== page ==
The Phillies name first appeared in the Inquirer in 1883. The team quickly adopted the new, shorter nickname and the rest is history.

You can watch a fun little video that's part of our "Ever Wonder?" series above.

What was it like facing Roy Halladay the night he was perfect? An opponent’s perspective

What was it like facing Roy Halladay the night he was perfect? An opponent’s perspective

This story, condensed from its original form, first appeared in February 2017. At the time, Chris Coghlan was in Phillies spring training camp as a non-roster player. He offered a glimpse at Roy Halladay’s May 2010 perfect game from an opponent’s perspective.

CLEARWATER, Fla. — Chris Coghlan still gets his Irish up when he thinks about the game.
It was May 29, 2010.
The night Roy Halladay pitched his perfect game against the Marlins in Miami.
Phillies fans remember it well. In the 11th start of his first season with the club, Halladay sliced through the Marlins' lineup on 115 pitches in 2 hours and 13 minutes. He struck out 11. It was thrilling.
But not for Coghlan.
He had a slightly different perspective. He was the Marlins' leadoff batter that night and in six pitches became Halladay's first strikeout victim.
The moment still burns.
"Big strike zone that night," Coghlan said, his eyes widening. "Go back and look at it. I was leading off, 3-2, ball off the plate, strike three. I still get chapped about it. Go look at it. It could have been totally different."

Editor's note: See for yourself. That called strike three comes at the 10-second mark of this clip. In the seventh inning, at the 3:25 mark, Coghlan clearly shows frustration after being rung up again by home plate umpire Mike DiMuro.

Coghlan was 24 and in his second season in the majors the night Halladay threw his perfect game in a 1-0 Phillies win. He had been the National League Rookie of the Year the previous season.

"Those teams were awesome," he said. "I loved hitting against them because it was the best of the best. You had Halladay, Cliff Lee, Cole Hamels. You had Brad Lidge closing it out.
"Chooch Ruiz, Jayson Werth, Jimmy Rollins, Ryan Howard. Those guys were great and then Utley was my favorite player coming up. Second baseman. Left-handed hitter. Great swing. I loved his intensity.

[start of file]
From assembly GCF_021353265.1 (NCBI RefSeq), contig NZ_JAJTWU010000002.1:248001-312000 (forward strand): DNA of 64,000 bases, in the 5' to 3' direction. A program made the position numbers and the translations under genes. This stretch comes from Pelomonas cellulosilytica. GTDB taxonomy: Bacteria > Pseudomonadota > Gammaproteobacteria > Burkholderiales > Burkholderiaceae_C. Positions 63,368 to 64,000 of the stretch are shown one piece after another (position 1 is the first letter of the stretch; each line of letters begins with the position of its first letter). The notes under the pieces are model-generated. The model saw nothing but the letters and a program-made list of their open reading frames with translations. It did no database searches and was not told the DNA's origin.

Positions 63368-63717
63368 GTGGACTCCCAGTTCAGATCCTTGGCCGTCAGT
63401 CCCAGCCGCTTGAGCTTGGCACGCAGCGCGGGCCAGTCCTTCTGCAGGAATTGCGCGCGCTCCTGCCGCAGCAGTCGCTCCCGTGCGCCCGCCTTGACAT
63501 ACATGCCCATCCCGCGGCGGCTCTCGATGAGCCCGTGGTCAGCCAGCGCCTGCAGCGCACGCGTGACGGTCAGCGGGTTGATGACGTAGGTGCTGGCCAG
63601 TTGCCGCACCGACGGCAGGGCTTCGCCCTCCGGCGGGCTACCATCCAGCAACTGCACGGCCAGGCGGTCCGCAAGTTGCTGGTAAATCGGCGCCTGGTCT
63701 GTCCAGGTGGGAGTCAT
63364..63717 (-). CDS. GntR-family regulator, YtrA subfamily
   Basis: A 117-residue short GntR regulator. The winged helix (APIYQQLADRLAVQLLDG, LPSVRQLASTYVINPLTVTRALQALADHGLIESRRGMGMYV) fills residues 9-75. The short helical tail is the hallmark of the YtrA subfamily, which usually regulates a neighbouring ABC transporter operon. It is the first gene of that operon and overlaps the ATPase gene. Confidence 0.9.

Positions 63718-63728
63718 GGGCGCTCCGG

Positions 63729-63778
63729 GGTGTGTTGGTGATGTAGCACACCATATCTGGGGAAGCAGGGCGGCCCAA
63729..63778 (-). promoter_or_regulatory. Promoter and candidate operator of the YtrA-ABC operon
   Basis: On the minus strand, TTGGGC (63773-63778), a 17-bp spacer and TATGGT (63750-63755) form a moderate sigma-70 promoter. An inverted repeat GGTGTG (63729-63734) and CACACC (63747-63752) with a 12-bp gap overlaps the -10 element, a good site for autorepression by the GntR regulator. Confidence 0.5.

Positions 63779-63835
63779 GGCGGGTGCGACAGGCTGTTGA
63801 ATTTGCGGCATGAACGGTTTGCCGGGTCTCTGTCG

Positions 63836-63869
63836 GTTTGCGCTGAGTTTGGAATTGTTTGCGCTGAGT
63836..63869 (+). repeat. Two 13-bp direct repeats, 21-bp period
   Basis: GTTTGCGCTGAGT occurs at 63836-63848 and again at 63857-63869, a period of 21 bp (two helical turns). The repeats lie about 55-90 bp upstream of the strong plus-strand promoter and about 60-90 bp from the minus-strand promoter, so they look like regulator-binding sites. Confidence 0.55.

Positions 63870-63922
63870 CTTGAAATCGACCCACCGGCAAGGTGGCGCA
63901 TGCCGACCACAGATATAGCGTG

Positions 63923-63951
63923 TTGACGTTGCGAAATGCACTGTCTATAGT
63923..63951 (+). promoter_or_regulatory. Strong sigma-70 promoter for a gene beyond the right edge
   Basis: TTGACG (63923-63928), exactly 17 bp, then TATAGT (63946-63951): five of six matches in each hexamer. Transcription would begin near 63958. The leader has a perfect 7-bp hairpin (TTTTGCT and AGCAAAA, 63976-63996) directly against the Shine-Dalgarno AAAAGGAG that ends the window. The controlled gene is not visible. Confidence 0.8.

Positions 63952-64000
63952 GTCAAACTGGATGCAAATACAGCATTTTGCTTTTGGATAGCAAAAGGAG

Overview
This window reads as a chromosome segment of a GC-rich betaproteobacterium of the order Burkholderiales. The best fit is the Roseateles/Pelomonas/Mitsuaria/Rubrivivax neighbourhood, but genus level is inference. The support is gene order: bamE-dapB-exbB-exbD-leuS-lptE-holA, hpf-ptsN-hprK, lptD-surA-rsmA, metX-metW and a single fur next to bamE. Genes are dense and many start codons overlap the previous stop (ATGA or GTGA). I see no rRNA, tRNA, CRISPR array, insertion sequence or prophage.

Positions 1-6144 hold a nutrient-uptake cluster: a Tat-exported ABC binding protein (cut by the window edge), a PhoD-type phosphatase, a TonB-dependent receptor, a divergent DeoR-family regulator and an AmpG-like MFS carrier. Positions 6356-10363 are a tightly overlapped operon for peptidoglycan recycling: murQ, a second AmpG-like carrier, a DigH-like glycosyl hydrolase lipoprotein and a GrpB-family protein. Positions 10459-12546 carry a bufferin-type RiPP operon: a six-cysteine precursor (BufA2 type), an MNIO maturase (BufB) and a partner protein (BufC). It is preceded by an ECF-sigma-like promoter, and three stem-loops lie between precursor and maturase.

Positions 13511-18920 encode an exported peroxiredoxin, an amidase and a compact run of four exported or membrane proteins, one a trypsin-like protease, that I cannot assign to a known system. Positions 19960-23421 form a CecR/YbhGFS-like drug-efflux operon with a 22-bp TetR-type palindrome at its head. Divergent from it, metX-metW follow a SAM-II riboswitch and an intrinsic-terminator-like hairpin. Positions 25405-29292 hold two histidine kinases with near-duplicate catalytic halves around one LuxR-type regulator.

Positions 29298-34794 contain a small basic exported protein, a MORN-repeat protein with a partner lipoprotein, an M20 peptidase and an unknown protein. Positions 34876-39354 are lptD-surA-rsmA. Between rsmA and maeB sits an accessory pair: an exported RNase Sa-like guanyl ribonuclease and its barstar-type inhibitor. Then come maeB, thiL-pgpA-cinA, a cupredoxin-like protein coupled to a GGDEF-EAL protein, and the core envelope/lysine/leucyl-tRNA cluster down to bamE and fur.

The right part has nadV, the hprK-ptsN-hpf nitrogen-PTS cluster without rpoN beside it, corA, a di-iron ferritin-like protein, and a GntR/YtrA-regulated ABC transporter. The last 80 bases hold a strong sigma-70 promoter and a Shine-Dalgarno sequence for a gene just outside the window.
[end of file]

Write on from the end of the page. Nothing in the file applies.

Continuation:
"I loved playing against those guys. And we played them tough. That happens with a young team — you get up for the big boys but don't always carry that focus through to the other teams."

Coghlan and his Marlins teammates were totally up for Halladay on that memorable night of May 29, 2010. They were focused, ready for the big boys. But there was no beating the Phillies ace that night.
No runs. No hits. No errors.
It still burns Coghlan.

"Oh, everybody loves it except for the guys it's happening against," Coghlan said. "I had some buddies at the game and afterward they were like, 'Bro, that was awesome. I can't believe I saw that. I'm saving this ticket.' And I'm like, 'You're in the family room, bro, and you're ticking me off. We just got embarrassed. You can find your own ride home. I'm not giving you a ride.'"
Standing in the Phillies' clubhouse in Clearwater, Coghlan began to laugh as he talked about his buddies' reaction to witnessing Halladay's perfect game.
And then he completely softened and tipped his cap to Halladay.
"I joke about the zone that night," Coghlan said. "But I would never diminish anything that man did. To pitch a perfect game, everything has to go perfect and it did for him that night.
"I saw him throw his last pitch in Miami before he hung it up in 2013. He had that one inning. He came out throwing 80 miles an hour and it was sad. He was a legend."